Parents should choose schools they can afford
What you need to know:
- You should be budget-conscious. Get together with your family to determine how much money you can afford to apply toward your education and estimate your out-of-pocket costs for each school on your list.
The tension and excitement that surrounds the release of national examination results is palpable. The nation literally catches a cold. And, in many cases, it explodes.
Parents and their children are glad to finish one level of education and look forward to the next with a lot of optimism.
There is fulfilment in any accomplishment and perhaps even much more with education success whichever way you measure it. Like is the routine, this weekend is one for many households to chew over the Primary Leaving Examination (PLE) results for the past year.
In celebration, or grief over not so good results, the most important decision is the one parents take for the children’s next step.
Life is like a chain. No spot on the chain is the end. All are just links to the next. All fears will be buried as parents stretch their limits to give their children the best in life.
Amidst all this, those without the resources will be quick to jump on to the hunt for any scholarships that will be advertised.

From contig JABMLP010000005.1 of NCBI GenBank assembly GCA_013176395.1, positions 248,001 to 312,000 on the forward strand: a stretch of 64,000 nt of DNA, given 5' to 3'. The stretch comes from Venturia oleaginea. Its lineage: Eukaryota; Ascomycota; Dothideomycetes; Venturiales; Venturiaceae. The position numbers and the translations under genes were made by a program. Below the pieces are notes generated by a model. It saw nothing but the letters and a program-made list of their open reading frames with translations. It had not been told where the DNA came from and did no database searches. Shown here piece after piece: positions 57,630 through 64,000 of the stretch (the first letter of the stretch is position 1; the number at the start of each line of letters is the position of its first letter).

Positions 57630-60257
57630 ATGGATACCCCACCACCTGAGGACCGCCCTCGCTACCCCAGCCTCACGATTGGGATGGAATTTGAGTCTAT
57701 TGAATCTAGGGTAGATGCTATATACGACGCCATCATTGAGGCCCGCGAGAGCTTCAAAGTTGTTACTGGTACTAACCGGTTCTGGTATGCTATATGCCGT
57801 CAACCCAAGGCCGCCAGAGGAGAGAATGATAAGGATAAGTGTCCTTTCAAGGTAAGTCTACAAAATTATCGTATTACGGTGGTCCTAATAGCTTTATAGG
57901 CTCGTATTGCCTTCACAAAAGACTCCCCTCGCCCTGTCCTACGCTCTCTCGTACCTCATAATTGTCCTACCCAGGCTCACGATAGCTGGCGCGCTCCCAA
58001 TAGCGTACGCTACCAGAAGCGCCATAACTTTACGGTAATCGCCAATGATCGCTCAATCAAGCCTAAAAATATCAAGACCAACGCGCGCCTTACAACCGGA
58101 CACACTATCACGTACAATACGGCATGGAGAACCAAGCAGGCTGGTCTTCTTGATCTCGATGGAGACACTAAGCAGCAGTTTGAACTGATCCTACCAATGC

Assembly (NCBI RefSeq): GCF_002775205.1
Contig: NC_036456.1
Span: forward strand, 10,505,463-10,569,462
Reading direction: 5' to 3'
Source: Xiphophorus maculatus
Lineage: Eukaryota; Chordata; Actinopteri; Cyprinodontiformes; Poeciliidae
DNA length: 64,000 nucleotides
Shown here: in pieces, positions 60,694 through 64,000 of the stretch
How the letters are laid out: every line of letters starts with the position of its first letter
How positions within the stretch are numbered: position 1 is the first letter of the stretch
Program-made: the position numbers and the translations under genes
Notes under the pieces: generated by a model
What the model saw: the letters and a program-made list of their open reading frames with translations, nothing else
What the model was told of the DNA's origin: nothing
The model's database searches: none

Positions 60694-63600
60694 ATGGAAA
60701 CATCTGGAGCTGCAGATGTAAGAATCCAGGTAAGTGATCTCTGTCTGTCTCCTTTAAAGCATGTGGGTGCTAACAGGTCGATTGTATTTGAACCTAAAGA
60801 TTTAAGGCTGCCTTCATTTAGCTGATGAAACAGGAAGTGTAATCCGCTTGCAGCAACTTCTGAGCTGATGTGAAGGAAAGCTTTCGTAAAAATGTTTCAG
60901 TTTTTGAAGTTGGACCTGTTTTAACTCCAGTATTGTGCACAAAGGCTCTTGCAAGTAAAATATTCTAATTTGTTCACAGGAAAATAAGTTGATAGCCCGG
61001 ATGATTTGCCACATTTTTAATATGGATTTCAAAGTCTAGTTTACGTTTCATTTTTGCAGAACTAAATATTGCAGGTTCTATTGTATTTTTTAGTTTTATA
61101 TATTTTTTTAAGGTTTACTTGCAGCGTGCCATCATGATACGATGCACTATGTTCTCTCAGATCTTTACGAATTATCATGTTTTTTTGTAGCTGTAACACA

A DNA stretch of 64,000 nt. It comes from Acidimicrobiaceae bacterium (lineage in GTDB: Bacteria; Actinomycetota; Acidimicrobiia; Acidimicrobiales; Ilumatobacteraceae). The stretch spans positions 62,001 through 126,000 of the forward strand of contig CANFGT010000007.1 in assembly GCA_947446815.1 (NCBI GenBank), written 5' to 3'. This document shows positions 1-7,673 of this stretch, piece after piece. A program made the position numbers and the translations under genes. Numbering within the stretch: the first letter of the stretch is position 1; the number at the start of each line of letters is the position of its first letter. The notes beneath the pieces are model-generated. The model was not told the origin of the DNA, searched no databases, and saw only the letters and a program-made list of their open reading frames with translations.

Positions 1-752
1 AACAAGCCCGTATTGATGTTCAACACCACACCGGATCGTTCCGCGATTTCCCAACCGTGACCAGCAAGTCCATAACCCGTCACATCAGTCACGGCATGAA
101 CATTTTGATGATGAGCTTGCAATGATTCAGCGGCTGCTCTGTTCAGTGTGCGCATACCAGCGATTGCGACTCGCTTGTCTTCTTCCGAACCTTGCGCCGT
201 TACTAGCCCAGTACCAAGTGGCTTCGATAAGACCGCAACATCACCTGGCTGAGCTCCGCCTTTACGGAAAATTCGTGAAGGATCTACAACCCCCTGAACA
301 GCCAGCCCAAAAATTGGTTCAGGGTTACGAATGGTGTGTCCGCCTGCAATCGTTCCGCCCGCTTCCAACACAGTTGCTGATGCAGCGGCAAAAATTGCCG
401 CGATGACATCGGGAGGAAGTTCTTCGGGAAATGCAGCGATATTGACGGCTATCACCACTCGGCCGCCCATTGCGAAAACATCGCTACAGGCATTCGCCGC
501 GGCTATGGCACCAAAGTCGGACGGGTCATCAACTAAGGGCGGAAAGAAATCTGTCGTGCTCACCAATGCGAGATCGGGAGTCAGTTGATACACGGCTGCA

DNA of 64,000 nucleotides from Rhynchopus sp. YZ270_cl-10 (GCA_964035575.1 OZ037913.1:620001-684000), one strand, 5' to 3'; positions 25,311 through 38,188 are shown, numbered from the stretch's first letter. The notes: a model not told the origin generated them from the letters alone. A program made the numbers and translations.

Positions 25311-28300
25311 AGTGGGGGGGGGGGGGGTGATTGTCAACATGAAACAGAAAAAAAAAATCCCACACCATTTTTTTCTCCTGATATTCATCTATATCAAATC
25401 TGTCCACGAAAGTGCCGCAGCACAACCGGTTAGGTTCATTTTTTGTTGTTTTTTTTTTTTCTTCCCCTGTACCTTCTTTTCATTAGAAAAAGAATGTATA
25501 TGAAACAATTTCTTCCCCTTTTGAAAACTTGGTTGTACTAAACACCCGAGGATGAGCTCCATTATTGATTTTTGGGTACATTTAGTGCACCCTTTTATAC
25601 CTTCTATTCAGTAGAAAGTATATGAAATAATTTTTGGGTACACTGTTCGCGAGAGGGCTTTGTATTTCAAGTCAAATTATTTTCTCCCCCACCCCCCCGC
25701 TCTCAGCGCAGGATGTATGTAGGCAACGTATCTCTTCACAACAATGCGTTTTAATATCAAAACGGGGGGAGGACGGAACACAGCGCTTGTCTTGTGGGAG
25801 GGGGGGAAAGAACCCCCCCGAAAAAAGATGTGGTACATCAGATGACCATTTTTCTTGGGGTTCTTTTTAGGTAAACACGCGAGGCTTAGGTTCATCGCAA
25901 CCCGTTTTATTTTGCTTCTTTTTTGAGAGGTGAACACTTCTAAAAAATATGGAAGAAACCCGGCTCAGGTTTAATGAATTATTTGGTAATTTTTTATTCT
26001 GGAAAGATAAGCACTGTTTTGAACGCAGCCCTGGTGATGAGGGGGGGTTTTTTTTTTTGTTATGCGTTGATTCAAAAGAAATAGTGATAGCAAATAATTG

Others are willing to offload property in order to pay school fees for the education institutions they would prefer their children joined.
It is a painful decision that leaves the parents forgetting that they too must live their lives.
Not all students have the luxury of attending whatever school they want regardless of its cost.
In fact, for many parents, cost of attendance should be a deciding factor not just where they attend school, but also where they apply to study.
You should be budget-conscious. Get together with your family to determine how much money you can afford to apply toward your education and estimate your out-of-pocket costs for each school on your list.
Once you have compiled a list of schools that you can afford, narrow down your options by considering how each school would meet a child’s academic and personal needs.
By factoring in all the potential expense variables, you will have a fuller picture of how much you will pay for your child to attend a particular school.
To make the choice that’s right for you, weigh costs against academic quality and programmes.
What is the desired outcome of the next stage that your child may undertake?
Answer this question truthfully. If the priority is receiving an education at an expensive school because the career goals are best met by that school, understand you will have to make trade-offs in other areas of your financial life to make that happen. Good luck!